With the announcement of roadmaps for reopening Victoria and NSW, Qantas said it would advance plans to restart interstate services to November 5.

The news is less promising for Western Australians hoping to travel to the eastern states – or those wishing to return to Perth for Christmas.

In the same update, Qantas announced that it will cancel most of its flights between Western Australia and Sydney and Melbourne until at least February 1.

“Based on our discussions with Western Australia, we know their borders will not be open to NSW and Victoria until early next year, so unfortunately we had to cancel flights. that we had planned on these routes before Christmas, ”said Mr. Joyce.

Flights between Western Australia, Tasmania, the Northern Territory and South Australia will continue as normal, while services between Western Australia and Queensland are expected to increase “in the coming weeks” meanwhile. relaxation of travel restrictions.

Do other countries have restrictions?

Many do, and Australians will need to make sure they are aware of all the restrictions and requirements of the country they are planning to travel to.

This can include proof of vaccination, negative COVID-19 test results, and periods of quarantine.

For example, Japan, one of the “COVID-safe” destinations on Qantas’ list, currently requires fully vaccinated travelers to self-isolate for 10 days upon arrival and return a negative test before they can travel. freely.

Singapore is also currently closed to short-term travelers from Australia, but a no-quarantine “green lane” trial for fully vaccinated travelers from some countries gives some indication of what will be required of travelers in the future.

As part of the trial, travelers were required to complete and pay for three COVID-19 tests upon arrival in addition to one negative result before departure.

Meanwhile, Canada introduced a vaccination mandate for all inbound international travelers.

In Fiji, where tourism is the country’s largest industry, the plan is to allow tourists to return from November 1.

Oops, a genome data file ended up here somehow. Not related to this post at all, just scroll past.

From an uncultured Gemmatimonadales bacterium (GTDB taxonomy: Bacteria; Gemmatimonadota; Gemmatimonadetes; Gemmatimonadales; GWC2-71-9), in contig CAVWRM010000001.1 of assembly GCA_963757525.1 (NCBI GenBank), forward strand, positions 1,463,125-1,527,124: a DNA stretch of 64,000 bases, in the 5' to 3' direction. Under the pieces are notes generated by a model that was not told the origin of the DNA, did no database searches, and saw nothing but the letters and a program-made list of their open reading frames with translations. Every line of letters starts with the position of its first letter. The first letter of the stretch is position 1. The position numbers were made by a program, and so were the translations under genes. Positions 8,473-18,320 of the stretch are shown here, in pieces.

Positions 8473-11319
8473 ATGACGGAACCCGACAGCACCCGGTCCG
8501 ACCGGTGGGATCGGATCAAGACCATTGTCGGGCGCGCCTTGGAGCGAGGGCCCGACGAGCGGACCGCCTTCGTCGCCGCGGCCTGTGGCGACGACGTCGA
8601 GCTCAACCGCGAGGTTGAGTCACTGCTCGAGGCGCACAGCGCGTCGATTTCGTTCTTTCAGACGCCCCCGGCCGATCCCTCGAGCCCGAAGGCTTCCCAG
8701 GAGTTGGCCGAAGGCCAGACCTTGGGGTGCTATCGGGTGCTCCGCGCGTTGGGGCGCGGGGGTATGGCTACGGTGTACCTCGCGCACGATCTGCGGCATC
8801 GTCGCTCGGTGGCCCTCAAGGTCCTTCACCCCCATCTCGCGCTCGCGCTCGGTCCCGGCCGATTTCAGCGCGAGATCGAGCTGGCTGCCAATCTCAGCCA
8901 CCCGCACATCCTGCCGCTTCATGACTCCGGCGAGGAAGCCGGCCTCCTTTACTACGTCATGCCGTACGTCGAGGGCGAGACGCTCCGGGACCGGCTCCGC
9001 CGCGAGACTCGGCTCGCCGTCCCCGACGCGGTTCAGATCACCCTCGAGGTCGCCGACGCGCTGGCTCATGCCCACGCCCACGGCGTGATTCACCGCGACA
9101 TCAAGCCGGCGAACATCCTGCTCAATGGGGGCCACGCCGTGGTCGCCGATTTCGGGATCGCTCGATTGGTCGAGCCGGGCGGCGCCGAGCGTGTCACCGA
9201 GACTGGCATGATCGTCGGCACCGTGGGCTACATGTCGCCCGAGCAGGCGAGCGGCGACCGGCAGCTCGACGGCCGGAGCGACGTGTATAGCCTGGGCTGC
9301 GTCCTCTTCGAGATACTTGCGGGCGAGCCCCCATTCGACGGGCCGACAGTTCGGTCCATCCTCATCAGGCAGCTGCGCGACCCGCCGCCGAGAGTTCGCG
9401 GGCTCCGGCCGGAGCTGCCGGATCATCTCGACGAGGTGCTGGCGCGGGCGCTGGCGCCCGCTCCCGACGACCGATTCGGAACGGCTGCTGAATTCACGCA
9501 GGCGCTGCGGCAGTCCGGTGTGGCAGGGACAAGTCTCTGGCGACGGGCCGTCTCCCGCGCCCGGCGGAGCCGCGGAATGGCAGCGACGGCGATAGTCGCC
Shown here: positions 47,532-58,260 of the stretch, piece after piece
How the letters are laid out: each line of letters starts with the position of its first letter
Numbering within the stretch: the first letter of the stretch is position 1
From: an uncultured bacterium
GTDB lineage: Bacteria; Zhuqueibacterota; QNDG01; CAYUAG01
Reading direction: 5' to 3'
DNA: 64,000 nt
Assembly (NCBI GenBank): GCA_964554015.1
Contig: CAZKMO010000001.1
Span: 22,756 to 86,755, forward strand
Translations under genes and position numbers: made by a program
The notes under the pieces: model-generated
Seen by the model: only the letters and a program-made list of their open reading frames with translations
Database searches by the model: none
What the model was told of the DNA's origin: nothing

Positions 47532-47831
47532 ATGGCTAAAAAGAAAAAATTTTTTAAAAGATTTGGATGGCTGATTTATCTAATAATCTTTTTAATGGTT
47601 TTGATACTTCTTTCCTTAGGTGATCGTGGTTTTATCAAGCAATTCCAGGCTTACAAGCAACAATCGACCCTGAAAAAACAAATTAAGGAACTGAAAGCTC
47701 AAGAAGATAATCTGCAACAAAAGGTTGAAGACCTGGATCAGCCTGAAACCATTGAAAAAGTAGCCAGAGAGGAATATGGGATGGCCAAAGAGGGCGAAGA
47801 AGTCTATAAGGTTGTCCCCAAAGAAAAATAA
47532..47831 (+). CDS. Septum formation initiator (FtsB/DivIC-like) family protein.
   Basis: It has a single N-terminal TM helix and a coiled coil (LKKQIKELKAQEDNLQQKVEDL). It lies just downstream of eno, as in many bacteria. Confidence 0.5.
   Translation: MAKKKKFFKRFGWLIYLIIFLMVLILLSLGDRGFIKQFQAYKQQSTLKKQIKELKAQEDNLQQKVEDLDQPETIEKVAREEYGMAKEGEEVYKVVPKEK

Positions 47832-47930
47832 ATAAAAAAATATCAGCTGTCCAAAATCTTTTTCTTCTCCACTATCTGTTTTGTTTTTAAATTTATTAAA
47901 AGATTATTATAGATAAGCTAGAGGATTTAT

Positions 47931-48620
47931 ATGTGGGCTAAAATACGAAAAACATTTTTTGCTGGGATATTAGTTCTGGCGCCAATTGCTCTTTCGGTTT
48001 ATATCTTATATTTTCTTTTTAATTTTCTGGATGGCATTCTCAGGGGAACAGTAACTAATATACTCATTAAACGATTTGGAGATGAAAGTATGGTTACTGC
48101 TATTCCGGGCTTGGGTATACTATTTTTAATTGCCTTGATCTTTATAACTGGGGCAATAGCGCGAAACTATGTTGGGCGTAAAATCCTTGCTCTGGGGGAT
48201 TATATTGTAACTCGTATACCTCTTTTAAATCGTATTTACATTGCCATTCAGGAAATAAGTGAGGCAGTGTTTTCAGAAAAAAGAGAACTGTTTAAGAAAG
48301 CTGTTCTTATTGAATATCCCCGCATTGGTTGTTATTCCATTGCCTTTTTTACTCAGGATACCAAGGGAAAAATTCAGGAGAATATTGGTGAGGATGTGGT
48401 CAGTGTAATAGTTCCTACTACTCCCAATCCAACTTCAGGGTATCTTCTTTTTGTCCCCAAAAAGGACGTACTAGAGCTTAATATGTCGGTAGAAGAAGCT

While the COVID-19 situation is likely to change in destination countries as Australia’s reopening approaches, it is almost certain that a return to the way we traveled before the pandemic is a long way off.

What you will need before you travel

With many details about the reopening of borders in Australia yet to be revealed, it’s not entirely clear.

But the government’s announcement earlier this year of a vaccine passport suggests that your COVID-19 vaccine status will play a key role in whether you can get on a plane and possibly whether you will need to quarantine yourself when you disembark.

The vaccination passport, scheduled for deployment from October, will be accessible through an app and will include the same information as your regular passport as well as a QR code that can be scanned by border officials to prove your vaccination status.

Mr Tehan said the government was in talks with international embassies to ensure Australia’s vaccine passport would be accepted once people could travel overseas.

In some countries, access may depend on the type of vaccine you have received – for example, the United States does not currently recognize AstraZeneca (Vaxzevria) – but it is not yet clear how this will work.

Of course, you’ll still need your regular passport, so maybe it’s time to check that it’s still up to date.

And while travel insurance has always been a hallmark of overseas travel, with the possibility of sudden outbreaks or unexpected quarantine requirements, it is likely to become even more important in the post-pandemic world.